Back in the summer of 2009, I found a few people who share the same passion and interest as mine for anime, Japan, and the otaku (geek) culture in general. It was one of the best things that ever happened to me.
We called our group CIO-AMAGE which stands for Cebu Integrated Organization for Anime, Manga, Arts, and Games Enthusiasts. Sounds cool, right?
We had load of activities during that time and one of them was a Nihongo class. We were blessed to have a member who is JLPT certified. We held our first session on another member's house and we started off with making in introductions in Japanese.
CIO-AMAGE is now inactive and I don't know if the group will get a chance to be revived. However, some of the members still see each other.
Before I proceed, I'd like you to know that I am not an expert in Nihongo. To be honest, I have forgotten majority of the things I learned on our class and I may need to re-learn everything. Hs ha. I am only sharing a very basic thing which I whole heartedly learned during that time.
There are several ways to introduce your self in Japanese and their use will sometimes depend on the type of situation you are in and with whom you are conversing.
>> "Watashi wa Jane desu." (I am Jane)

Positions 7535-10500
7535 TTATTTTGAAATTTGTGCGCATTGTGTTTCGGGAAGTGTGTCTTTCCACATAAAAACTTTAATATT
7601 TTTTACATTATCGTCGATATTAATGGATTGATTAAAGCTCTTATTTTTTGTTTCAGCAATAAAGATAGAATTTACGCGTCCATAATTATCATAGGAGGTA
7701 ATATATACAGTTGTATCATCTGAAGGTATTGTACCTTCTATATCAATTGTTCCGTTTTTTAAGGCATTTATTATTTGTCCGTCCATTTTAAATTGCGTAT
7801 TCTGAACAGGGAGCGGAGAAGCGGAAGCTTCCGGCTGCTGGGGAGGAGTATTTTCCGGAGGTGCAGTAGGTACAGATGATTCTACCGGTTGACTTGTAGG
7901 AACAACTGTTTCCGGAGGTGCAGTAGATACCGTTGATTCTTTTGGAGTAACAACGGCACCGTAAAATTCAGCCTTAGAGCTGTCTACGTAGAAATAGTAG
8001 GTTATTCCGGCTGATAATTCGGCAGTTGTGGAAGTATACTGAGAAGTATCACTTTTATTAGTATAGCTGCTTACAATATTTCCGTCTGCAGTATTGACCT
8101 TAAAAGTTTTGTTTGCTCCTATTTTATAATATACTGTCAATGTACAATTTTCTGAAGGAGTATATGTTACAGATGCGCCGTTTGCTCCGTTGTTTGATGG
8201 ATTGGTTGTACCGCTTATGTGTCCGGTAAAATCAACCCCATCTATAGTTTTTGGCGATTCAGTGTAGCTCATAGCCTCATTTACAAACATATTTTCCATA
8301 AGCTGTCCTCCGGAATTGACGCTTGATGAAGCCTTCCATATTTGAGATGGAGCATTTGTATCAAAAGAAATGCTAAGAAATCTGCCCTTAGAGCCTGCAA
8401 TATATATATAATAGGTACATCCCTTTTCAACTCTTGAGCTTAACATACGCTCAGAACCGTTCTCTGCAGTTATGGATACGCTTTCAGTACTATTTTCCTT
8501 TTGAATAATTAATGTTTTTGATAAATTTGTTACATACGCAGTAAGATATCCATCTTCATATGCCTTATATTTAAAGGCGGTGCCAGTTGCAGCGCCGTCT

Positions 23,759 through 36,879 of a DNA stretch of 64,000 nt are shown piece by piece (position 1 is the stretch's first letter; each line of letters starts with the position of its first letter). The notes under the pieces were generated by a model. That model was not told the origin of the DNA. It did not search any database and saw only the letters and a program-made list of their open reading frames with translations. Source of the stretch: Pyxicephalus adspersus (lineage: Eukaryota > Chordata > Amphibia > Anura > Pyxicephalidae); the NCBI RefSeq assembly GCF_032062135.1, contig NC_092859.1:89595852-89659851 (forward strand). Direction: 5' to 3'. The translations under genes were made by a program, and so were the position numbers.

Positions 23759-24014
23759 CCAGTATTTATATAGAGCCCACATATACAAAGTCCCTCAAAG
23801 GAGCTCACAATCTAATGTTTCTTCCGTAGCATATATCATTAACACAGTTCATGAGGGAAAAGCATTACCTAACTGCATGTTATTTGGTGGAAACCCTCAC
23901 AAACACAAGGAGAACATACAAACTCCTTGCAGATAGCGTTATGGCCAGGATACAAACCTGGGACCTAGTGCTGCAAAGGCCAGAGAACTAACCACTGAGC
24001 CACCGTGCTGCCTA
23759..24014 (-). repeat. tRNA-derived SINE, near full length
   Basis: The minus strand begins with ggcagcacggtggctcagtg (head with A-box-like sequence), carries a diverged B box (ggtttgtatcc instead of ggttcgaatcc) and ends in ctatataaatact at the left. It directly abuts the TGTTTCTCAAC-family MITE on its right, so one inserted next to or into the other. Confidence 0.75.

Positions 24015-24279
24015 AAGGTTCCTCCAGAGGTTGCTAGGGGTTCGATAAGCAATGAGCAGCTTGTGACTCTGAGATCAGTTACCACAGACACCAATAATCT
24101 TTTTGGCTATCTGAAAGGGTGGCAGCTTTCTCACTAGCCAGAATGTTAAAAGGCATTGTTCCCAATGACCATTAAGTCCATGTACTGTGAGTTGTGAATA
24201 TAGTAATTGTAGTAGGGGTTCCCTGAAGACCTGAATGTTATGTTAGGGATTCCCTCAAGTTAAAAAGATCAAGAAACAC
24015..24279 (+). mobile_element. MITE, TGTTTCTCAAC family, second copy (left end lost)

"desu" is pronounced with a silent 'u'. This is a very popular among those trying to learn Japanese. Some of you may already know this phrase and have used it before.
>> "Jane desu"
This is an informal way of introducing your self. I believe it is giving a direct response when asked what is your name.
>> "Watashi no namae wa Jane desu" (My name is Jane.)
>> "Watakushi wa Jane de gozaimasu."
Our sensei (teacher) told us that this is a very formal way of introducing yourself to high ranking persons like the president or boss.
When introducing someone, you can be gender specific or not. Just like with introducing one's self, it can be done in a formal or non-formal way.
>> "Achira wa Tanaka-san desu." (This is Mr. Tanaka.)
This is a polite way of introducing someone and is not gender specific.
>> "Kare wa Nishimi-kun desu." (He is Nishimi.)
Introducing a male person.
>> "Kanojo wa Shuurei-chan desu." (She is Shuurei.)
Introducing a female person.
Note that the last two phrases are better used among peers or people within the same age group as they are in an informal form.
I think this should be enough for today. The Japanese language has a lot rules especially on fomal and informal forms but I am not the right person to discuss that. If this post gets a good feedback from the Bubblews, I might post other basic Nihongo stuff.
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Jane is a certified milk tea addict and loves to explore what the internet has to offer. It is her personal mission to help people (in her own little way) find solutions by making use of available resources online. Connect with Jane!